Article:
State v. Hunt. Cabarrus County. Appeal of permanent "no contact order" in rape case involving his daughter.
First, no NC constitutional problem with no-contact order. The NC Constitution, Art. XI, Sec. I, states that: " The following punishments only shall be known to the laws of this State: death, imprisonment, fines, suspension of a jail or prison term with or without conditions, restitution, community service, restraints on liberty, work programs, removal from office, and disqualification to hold and enjoy any office of honor, trust, or profit under this State."
Held that this was a civil remedy, not punishment, so inapplicable.
Second, no due process violation, even though defendant was not provided with advance notice that the state would seek this at sentencing. No notice is included in statute. By the charge, defendant was notified of all potential criminal and civil penalties.
State v. Jones. Mecklenburg County.
COA previously ordered a new trial, finding plain error in admitting lab report without testimony of an analyst, under Crawford. On cert., state noted that it had provided intent to produce the report to the defendant under 90-95(g). The court allowed the amendment.
First, Under 90-95(g), if the state notifies the defendant 15 days before that it intends to use the report under 90-95(g) without calling the analyst and there is no timely written objection, it is admissible. That happened here, so no error in admitting it.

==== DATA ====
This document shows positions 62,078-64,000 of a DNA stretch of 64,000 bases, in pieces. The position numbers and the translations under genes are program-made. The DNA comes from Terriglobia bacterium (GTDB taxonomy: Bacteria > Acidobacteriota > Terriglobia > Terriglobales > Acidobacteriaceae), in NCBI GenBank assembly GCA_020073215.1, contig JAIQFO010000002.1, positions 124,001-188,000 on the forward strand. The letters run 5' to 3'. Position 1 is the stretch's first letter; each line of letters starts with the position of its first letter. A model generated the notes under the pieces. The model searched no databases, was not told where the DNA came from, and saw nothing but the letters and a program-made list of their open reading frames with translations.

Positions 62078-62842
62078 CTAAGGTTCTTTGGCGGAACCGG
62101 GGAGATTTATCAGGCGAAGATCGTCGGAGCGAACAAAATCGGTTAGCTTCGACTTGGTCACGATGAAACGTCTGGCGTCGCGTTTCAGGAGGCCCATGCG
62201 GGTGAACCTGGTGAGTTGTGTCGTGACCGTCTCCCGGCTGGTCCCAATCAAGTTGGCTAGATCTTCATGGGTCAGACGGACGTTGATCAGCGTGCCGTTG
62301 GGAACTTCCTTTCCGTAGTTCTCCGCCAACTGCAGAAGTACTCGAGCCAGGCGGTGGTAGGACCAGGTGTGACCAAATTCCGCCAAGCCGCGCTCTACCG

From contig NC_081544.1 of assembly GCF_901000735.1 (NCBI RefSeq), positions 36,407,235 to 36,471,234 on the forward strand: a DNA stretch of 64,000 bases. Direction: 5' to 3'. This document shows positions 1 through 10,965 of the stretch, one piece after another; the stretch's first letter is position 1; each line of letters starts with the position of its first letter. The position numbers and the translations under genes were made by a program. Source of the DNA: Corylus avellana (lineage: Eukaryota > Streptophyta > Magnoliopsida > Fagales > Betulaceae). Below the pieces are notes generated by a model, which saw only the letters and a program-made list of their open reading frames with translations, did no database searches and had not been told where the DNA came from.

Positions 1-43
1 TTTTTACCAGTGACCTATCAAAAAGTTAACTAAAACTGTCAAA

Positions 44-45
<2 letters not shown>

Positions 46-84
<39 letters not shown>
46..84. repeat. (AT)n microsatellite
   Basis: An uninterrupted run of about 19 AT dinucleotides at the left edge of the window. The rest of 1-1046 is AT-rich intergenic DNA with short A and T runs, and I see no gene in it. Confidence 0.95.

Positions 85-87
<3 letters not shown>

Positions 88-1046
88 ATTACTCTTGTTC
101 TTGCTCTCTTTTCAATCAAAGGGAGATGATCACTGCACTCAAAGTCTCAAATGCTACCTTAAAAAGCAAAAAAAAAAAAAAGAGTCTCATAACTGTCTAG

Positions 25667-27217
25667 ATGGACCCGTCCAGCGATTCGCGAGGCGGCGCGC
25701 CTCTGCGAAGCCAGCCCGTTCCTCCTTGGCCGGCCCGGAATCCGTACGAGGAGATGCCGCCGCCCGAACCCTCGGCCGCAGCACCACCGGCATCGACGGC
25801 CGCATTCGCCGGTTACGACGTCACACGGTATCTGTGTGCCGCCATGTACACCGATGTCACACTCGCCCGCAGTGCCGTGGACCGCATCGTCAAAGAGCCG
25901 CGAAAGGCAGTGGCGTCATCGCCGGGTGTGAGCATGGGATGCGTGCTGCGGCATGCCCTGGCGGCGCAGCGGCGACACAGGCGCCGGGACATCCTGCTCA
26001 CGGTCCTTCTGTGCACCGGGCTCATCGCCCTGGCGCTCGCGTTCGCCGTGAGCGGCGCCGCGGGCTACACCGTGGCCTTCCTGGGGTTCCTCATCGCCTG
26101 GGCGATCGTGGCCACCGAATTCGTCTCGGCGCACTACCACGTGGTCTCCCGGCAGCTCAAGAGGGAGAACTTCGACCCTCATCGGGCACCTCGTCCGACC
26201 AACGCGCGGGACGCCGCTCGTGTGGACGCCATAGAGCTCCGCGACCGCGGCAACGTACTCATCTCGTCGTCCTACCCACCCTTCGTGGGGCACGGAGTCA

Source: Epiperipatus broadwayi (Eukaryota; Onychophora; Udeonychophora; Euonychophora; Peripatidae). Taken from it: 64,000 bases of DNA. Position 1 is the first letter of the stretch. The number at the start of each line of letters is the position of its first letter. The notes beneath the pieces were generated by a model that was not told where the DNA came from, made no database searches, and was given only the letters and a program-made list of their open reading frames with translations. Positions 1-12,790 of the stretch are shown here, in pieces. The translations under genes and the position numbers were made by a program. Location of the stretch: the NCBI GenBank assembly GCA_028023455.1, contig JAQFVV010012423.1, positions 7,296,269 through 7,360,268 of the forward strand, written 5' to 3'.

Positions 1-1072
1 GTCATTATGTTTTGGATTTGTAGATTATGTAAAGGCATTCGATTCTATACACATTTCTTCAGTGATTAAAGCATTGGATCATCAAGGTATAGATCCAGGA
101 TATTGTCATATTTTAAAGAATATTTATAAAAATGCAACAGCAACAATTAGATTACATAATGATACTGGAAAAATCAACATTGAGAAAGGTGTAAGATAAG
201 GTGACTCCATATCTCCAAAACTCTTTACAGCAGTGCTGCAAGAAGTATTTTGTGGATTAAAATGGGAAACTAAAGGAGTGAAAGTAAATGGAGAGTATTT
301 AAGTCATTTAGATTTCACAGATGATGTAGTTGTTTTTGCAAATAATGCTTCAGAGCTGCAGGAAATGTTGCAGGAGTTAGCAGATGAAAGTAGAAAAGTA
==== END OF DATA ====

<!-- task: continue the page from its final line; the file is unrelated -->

Second, no IAC in failure to file motion to suppress the cocaine, found in search incident to arrest. Defendant ran/struggled when confronted by police. Gave authority to arrest and right to search incident to arrest. No error.
State v. Lineberger. Forsyth County. Appeal of lifetime Satellite Based Monitoring (SBM) order.
Defendant took an Alford plea to indecent liberties and possession of firearm by felon and was sentenced to 3-4 years. Later, he was set for satellite-based monitoring hearing for life.
First, defendant gave oral notice of appeal of this issue. That is insufficient for an SBM order. Must give written notice. (Court grants cert anyway).
Second, appellate attorney files Anders brief saying he can find no good issue. Court agrees.
State v. Manning. Pitt county. Appeal of lifetime Satelite Based Monitoring (SBM) order.
Defendant was determined as a recidivist under 14-208.40(a) and sentenced to lifetime monitoring.
First, defendant challenges DOC's determination that he was a recidivist (submitted) as depriving him of due process because it did not list both prior offenses. The wording "you meet the criteria of recidivist under 14-208.40(a)" gave him adequate notice for due process purposes.
Second, SBM does not unconstitutionally infringe on his right to travel. Government may interfere with right to travel if "necessary to promote a compelling government interest." This is.
State v. Miles. Greene County. AWDWISI and possession of a weapon by a prisoner. Attacked a guard with a razor blade doing serious injury.
First, no error in requiring defendant to wear prison garb and shackles throughout the trial. Defendant was under high security control for demonstrated assaultive behavior. He was on the highest level.
Prison garb was not adequately preserved.
Chaining generally violates due process. However, “[a] trial judge may order a defendant or witness subjected to physical restraint in the courtroom when the judge finds the restraint to be reasonably necessary to maintain order, prevent the defendant’s escape, or provide for the safety of persons.” Here, a hearing was held and such findings were made.
Second, no Blakely error in failing to submit to the jury the sentencing point of crime committed during incarceration. Defendant testified that he was incarcerated. Such admission allowed addition of the point without submitting it to the jury.